In early November, 29 year-old Brittany Maynard took her own life with the assistance of a lethal dose of medication prescribed by her doctor. Prior to her death Maynard had led a public discussion about the “right to die” movement questions about physician-assisted suicide, and allowed millions of Americans to begin discussing issues that are so often ignored or hidden.
Britney Maynard and Physician-Assisted Suicide
In January 2014, Maynard learned that she had an inoperable stage-four brain tumor. Her doctors advised her that she had only six months to live, and she should begin making preparations for how she wanted to spend her final days.
At the time, Maynard was a resident of the state of California. California, like Oklahoma and Kansas, prohibits physician-assisted suicide. However, Maynard decided to relocate to the state of Oregon, one of a small number of states that have laws that allow physicians to assist terminally ill patients who wish to take their own lives.
In early November, Maynard acquired a lethal dosage of medication from her physician and used it to take her own life.
The “right to die” movement is one that seeks to persuade legislatures and states around the country to adopt laws that permit people to take their own lives using physician-assisted methods. Currently, only Washington, Oregon, and Vermont have adopted “right to die” laws, while Montana permits physician assisted suicide because the state court has ruled it is not prohibited. Almost all other states specifically prohibit physician assisted suicide while the legality of this issue is still unclear in a few states.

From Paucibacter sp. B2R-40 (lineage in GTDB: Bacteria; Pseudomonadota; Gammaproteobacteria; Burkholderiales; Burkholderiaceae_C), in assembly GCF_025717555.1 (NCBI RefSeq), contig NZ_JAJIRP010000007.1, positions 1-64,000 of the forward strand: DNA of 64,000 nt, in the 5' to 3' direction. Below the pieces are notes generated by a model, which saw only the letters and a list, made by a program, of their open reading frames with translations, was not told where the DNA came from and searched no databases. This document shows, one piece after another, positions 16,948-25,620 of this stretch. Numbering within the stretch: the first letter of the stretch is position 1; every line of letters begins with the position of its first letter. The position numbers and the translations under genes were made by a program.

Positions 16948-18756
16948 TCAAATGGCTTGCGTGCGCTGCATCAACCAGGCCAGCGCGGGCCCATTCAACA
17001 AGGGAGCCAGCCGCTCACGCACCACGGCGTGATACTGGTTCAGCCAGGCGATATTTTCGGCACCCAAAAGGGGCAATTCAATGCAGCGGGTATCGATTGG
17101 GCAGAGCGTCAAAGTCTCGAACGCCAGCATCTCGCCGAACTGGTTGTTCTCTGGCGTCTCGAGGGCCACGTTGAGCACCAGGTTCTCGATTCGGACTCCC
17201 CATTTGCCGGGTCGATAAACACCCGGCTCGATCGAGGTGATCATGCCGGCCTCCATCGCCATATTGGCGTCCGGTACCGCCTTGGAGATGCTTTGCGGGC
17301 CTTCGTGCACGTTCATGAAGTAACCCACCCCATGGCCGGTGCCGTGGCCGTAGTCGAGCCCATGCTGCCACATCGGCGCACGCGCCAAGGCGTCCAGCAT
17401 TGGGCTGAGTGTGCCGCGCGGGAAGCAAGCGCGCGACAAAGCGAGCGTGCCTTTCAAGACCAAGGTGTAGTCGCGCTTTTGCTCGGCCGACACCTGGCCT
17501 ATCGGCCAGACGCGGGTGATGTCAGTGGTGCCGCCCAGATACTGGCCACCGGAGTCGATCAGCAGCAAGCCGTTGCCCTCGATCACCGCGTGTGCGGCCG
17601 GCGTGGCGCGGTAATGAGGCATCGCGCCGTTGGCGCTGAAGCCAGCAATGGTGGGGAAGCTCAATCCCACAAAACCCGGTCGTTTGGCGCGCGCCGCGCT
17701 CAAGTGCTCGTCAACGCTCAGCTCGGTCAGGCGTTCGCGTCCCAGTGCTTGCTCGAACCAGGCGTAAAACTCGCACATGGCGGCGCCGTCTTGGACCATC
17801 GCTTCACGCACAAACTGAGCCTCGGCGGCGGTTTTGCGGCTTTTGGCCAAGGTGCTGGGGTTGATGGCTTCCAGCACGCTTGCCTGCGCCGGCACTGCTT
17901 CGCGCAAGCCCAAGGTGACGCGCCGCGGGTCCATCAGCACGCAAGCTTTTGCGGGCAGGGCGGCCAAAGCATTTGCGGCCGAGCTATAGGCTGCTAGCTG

Even though neither Kansas nor Oklahoma has a right to die law, it is nevertheless important for everyone to consider what they would want to happen in the event they become diagnosed with a terminal illness. In Maynard’s situation, her brain tumor left her suffering from increasingly severe, and more frequent, seizures. As the tumor grew, she also began experiencing symptoms that mimic those suffered by people who have had a stroke.
In situations where people have serious and terminal diseases, those conditions can often render those people incapacitated. An incapacitated person is someone who does not have the ability to either make or express his or her own choice. When someone becomes incapacitated, someone else must step in to make decisions on that person’s behalf.
Should you become incapacitated, will your friends and family know what you want? If you have not created an estate or incapacity plan, you have no way of knowing the answer to this question. Discussing end-of-life issues, health care concerns, and taking the time to think about what you want to happen to you when you face your own mortality is absolutely important regardless of whether you are currently facing serious health issues or not.
Parman & Easterday
Latest posts by Larry Parman, Attorney at Law (see all)
- What Constitutes “Undue Influence” in a Will Contest? - November 19, 2019
- Baby Boomers – It’s Time to Update Your Estate Plan - November 12, 2019
- Tips to Keep Your Parent from Becoming the Victim of Financial Exploitation - November 7, 2019